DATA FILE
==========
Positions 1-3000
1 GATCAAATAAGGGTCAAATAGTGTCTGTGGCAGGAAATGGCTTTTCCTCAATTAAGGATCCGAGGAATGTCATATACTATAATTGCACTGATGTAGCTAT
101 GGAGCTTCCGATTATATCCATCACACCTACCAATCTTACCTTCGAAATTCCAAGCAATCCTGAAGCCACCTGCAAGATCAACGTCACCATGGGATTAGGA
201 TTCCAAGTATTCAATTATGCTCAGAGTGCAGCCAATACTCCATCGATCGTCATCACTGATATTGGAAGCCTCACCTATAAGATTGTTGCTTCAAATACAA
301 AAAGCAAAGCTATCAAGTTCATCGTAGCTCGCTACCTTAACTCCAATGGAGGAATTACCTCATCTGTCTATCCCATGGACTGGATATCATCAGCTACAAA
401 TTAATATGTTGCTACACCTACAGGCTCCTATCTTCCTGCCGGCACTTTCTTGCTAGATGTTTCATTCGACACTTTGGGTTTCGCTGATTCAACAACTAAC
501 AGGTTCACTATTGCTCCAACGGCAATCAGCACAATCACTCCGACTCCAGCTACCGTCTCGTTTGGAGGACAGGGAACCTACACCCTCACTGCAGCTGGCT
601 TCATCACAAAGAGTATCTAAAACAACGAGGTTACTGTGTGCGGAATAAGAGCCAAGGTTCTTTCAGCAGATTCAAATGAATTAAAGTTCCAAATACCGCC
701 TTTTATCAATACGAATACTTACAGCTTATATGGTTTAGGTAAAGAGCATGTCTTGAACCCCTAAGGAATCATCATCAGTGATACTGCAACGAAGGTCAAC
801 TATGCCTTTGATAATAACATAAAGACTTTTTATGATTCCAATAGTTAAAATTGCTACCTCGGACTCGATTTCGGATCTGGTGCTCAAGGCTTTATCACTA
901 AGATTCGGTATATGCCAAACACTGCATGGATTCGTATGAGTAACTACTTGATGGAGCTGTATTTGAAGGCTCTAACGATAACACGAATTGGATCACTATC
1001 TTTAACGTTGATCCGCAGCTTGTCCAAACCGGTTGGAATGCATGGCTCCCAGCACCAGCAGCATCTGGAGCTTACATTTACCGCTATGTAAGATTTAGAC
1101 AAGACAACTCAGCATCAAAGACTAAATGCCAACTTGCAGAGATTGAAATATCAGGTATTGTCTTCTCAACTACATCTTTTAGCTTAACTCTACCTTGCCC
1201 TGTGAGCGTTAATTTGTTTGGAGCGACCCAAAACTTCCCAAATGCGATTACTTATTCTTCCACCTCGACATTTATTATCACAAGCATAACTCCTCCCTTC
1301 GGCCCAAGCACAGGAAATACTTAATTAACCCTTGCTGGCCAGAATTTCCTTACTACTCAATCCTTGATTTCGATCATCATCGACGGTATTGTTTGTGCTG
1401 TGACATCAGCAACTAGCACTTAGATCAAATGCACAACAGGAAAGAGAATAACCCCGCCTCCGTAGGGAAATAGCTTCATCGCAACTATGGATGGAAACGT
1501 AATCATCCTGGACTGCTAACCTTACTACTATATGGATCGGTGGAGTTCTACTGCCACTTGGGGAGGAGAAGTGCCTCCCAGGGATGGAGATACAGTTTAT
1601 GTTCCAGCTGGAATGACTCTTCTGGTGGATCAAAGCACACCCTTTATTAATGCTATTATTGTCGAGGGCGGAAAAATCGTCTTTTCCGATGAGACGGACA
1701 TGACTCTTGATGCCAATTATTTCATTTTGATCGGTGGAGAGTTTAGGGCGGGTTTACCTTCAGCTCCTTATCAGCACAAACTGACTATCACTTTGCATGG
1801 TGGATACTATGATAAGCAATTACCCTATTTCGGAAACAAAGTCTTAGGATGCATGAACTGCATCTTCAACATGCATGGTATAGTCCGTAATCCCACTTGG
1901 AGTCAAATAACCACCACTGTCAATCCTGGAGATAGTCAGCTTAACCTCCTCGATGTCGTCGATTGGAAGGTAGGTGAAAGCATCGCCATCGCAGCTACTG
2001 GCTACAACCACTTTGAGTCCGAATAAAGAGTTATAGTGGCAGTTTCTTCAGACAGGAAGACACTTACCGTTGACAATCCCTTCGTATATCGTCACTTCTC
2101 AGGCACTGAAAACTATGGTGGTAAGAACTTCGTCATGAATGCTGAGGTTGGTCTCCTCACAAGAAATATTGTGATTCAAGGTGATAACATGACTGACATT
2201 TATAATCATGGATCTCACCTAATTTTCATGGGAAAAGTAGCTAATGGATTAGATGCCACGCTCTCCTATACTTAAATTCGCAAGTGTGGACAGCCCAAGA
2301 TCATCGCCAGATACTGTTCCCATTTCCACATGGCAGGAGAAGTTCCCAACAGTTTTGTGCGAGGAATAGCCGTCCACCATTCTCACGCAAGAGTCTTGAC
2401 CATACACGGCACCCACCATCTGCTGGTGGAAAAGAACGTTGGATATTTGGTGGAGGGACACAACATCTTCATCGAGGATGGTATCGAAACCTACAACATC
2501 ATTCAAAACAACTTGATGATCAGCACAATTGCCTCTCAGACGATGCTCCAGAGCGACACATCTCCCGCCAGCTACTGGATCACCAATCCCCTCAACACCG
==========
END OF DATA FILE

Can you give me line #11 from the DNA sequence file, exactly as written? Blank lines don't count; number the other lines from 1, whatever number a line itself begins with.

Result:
901 AGATTCGGTATATGCCAAACACTGCATGGATTCGTATGAGTAACTACTTGATGGAGCTGTATTTGAAGGCTCTAACGATAACACGAATTGGATCACTATC